This just in: former Michigan players who played under coaches Lloyd Carr and Bo Schembechler did not care for the Rich Rodriguez regime. Really, really, really did not care for it.
Exhibit Q (since we've long since blown past exhibits A through P) arrived yesterday at the Black Coaches and Administrators convention in Tampa, as former Wolverine great and current ESPN analyst Desmond Howard couldn't resist taking a dig when discussing current players' "sense of entitlement":
"The way these coaches recruit these kids, they make them feel like they're the cat's meow, that the program can't move forward without them at the school," Howard said. "When you recruit them that hard, then you gas them up on who they are. You give that guy a sense of entitlement.Not surprisingly, Howard's calling-out of Michigan's best player caused something of a stir back in Ann Arbor, so much so that Howard took to Twitter to defend himself:
"I was told by a giant, Bo Schembechler, that no one man is bigger than the program. Not even (Schembechler). He was larger than life. For me to sit there and this guy tells me nobody's bigger than Michigan, that's all he had to say..."
"I'll give you a perfect example: Michigan fires coach Rich Rodriguez," said Howard, who starred at Michigan from 1989-91. "All the noise in Ann Arbor is, 'Is Denard Robinson going to stay or leave?' I'm like, 'Hey, if the kid wants to go, don't let the door hit you on the way out. You looked fantastic for five games against nobody. That's what you did.' I'm not going to deny his talents, but, 'You ain't won nothing in Ann Arbor, son! Not so much we need to worry about if you're going to be here next year or not.'"
If we're giving Howard the benefit of the doubt here, you can almost see what he meant with his statements: that the panic amongst Michigan fans and media over whether Robinson would transfer or not is the kind of player-bigger-than-the-program attitude that could lead to "entitlement." (Howard of course specifically blamed coaches and their recruiting efforts for this problem in his statements, rather than the "fans/media," but remember that we're trying to give him the benefit of the doubt for a moment.)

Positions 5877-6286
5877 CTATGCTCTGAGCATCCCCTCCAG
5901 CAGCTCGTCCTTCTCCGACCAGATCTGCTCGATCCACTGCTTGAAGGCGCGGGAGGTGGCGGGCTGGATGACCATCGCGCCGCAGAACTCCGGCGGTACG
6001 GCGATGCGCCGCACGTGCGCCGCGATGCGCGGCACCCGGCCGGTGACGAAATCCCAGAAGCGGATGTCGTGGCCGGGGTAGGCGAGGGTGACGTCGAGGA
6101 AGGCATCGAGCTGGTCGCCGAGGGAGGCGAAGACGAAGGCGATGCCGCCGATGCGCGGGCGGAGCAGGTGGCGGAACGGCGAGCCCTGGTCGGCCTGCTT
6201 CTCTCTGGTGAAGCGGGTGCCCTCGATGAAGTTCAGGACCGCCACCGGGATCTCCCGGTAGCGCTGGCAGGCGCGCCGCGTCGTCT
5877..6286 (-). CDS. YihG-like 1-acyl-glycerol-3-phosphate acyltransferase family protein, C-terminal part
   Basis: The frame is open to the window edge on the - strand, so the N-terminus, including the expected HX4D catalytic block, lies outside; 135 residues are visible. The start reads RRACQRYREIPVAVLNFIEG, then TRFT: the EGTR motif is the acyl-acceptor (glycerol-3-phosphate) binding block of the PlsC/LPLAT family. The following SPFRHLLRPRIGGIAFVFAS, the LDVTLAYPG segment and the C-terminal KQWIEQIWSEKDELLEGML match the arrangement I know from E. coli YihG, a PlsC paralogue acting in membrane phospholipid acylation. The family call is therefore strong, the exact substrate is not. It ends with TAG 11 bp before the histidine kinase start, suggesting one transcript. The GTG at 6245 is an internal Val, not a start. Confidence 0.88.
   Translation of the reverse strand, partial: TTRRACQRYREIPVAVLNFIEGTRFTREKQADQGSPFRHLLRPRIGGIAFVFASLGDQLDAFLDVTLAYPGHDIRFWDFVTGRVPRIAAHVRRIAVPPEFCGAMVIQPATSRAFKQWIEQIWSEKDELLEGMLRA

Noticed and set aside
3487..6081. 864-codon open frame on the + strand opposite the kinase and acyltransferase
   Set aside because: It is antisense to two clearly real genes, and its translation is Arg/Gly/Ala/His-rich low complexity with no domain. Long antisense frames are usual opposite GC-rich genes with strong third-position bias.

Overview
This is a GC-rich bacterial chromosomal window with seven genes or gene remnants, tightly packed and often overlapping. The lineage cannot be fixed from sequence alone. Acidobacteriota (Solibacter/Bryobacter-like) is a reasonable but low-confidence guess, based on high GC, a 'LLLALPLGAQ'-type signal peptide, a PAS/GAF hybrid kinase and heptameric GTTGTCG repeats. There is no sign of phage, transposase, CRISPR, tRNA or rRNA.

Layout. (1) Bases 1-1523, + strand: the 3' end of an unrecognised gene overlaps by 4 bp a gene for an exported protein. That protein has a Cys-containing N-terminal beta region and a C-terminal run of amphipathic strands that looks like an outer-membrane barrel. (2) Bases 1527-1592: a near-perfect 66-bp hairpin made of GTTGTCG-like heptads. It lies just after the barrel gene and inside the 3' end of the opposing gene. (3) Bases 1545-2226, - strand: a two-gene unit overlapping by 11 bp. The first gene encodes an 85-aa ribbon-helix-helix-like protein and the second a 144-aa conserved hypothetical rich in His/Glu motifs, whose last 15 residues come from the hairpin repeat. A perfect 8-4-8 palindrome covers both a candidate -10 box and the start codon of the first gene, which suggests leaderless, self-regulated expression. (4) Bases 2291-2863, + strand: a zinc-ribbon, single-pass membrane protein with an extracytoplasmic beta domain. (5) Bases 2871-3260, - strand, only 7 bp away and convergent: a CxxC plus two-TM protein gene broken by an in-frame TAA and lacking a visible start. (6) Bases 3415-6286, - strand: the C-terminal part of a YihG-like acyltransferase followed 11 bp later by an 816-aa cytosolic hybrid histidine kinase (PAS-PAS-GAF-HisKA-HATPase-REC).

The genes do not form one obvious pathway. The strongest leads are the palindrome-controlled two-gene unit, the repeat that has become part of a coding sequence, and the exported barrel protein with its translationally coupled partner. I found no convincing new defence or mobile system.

But even if we assume that's the understandable thing Howard meant, that's not what he said. What he said was that Robinson "looked fantastic for five games against nobody," "ain't won nothing," and shouldn't have "let the door hit [him] on the way out" if he'd wanted a transfer. Which are some ... curious ... things to say, for any number of reasons:
- No, Michigan did not win a championship last season. But that was hardly Robinson's fault, what with the him racking up the nation's second-most total offense, more rushing yards than any other quarterback in FBS history, and the Big Ten offensive Player of the Year Award. It seems a safe assumption that if Michigan's defense hadn't been a neverending black hole of incompetence from which no hope could escape, the Wolverines would have won more than "nothing."
- We're not Michigan fans, but we're dubious nevertheless that defeating Notre Dame in South Bend counts as defeating "nobody" and winning "nothing" in Ann Arbor. (Andohbytheway: Robinson generated a school-record 502 yards of offense in that game and scored the winning touchdown with 27 seconds left.)
- Hoke might not believe Robinson is bigger than the program, but that didn't stop him from effusively praising Robinson in his introductory press conference or openly campaigning for him to remain in the program. There's little doubt Hoke felt the "need to worry" over Robinson's return.